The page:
The Days of Cricketing Footballers
On the eve of the 2019 Ashes series, I look back at the days of cricketing footballers, today a rare breed but a phenomenon which enjoyed a ‘golden age’ from the late nineteenth century.
The giant of Victorian cricket, Dr W.G. Grace, was also a keen footballer who appeared for the Wanderers; Grace later became the first President of the Gloucestershire Football Association on its foundation in 1886 and also served as a referee. William Chatterton and Levi Wright were among the nineteen sportsman who achieved the ‘Derbyshire Double’ of playing cricket for Derbyshire and football for Derby County (both in the first season of League football, 1888-89).
Another hotbed was Nottinghamshire where Mordecai Sherwin was goalkeeper for Notts County, again in the 1888 season, and wicket-keeper for Nottinghamshire and England. His team-mate Billy Gunn – whose name lives on in the famous Gunn & Moore bat-making company which he co-founded – was an England international in both sports. He was renowned on the football field, where he represented both Nottingham clubs, Forest and County, for his fearsome long throws, hurled in one-handed, which reputedly prompted the throw-in laws to be changed in 1883. Gunn was the leading run-scorer in the first official cricket County Championship season of 1890. Among the county’s other stars were brothers Arthur and Harry Cursham, the FA Cup’s all-time top goalscorer.
England cricket team v. Australia at Trent Bridge, 1899. Back row: Dick Barlow (umpire), Tom Hayward, George Hirst, Billy Gunn, J T Hearne (12th man), Bill Storer (wkt kpr), Bill Brockwell, V A Titchmarsh (umpire). Middle row: C B Fry, K S Ranjitsinhji, W G Grace (captain), Stanley Jackson. Front row: Wilfred Rhodes, Johnny Tyldesley.
Many more players in the Football League’s early years excelled at both sports; prominent cricketing footballers included the legendary goalkeeper William ‘Fatty’ Foulke and John Goodall, top scorer in the first season of the League. The fame of Frank Sugg – a powerful England batsman who enjoyed his greatest success for Lancashire – also lives on. Sugg joined Everton for the 1888-89 season, and set up a sports outfitting business in Liverpool, supplying both Merseyside clubs’ kits.
Several sportsmen reached the pinnacle of both games, notably C.B. Fry, one of the most famous figures of his day, a dashing dual international who played County cricket for Sussex and Hampshire, and appeared for Southampton in the 1902 FA Cup Final. Fry, a brilliant all-round athlete and scholar who later dabbled in literature and politics, was one of the twelve men to represent his country at cricket and football. In an era of great sporting achievements, R. E. ‘Tip’ Foster became the only man to captain England at both sports. In 1903, already a football international, Foster made his first Test appearance, as captain against Australia at Sydney – his score of 287 remains the record debut innings; he sadly died prematurely of diabetes in 1914, aged only 36.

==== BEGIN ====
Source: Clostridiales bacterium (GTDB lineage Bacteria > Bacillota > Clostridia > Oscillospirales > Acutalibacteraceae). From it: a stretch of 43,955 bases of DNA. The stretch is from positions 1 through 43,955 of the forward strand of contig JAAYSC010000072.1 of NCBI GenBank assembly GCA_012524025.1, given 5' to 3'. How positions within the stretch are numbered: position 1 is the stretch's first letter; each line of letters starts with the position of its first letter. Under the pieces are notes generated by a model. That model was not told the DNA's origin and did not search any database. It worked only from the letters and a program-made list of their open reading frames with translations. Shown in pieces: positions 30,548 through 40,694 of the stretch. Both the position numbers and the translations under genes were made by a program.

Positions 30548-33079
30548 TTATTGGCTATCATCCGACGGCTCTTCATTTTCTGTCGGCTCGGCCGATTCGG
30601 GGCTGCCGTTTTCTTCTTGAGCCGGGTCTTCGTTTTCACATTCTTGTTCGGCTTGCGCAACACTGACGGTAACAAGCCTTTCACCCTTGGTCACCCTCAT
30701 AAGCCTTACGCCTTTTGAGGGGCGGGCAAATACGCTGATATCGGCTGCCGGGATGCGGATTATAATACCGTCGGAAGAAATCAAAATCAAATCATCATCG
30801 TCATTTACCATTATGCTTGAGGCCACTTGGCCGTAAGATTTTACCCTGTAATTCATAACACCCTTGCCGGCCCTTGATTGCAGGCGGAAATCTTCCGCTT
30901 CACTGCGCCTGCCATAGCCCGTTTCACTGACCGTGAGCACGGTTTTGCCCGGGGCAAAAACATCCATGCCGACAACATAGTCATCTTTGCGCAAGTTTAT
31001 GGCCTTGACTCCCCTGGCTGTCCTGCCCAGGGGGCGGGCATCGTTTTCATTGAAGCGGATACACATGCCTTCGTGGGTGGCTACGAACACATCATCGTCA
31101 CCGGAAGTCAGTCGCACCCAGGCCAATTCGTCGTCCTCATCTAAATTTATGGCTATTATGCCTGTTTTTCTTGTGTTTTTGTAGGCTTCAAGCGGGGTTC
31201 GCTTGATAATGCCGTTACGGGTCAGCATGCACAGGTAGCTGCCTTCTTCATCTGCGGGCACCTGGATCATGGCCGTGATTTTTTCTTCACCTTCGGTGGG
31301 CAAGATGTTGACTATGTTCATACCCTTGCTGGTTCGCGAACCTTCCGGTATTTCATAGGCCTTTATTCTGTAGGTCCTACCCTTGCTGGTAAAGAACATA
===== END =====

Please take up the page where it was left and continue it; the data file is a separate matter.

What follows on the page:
Denis and Leslie Compton, 1947
After the First World War, the ‘Derbyshire Double’ was completed once more in the 1920s by Harry Storer Jr, an England football international and later a successful manager for over thirty years whose last job was at Derby County. The 1930s saw the emergence of two of the most celebrated sportsmen of their generation, the Compton brothers, Denis and Leslie of Arsenal, Middlesex and England, the only brothers to win both the County Championship (in 1947) and Football League title (in 1947-48), and later the 1950 FA Cup. Another member of the great Arsenal side of the 30s, England striker Ted Drake, also played County cricket for Hampshire. Raich Carter, a League and FA Cup winner with Sunderland, combined his football career with cricket for Durham – then in the Minor Counties – and after the Second World War played first-class cricket for Derbyshire while winning another FA Cup with Derby County. Yet none of these great sportsmen were dual internationals; with professionalism and the growing demands of top-level sport, it was increasingly difficult to excel in both cricket and football during the inter-War era, not least because of their overlapping seasons.
The post-War period confirmed that the days of the cricketing footballers were numbered. The last of the dual internationals, Arthur Milton, another Football League winner with Arsenal, achieved the feat in 1958 when he made his Test debut for England at Headingley – he had in fact retired from football three years earlier to concentrate on his cricket career. Milton’s example illustrated that players now tended to specialise in one sport or the other; however it was still not uncommon to find County cricketers in the Football League – and vice versa.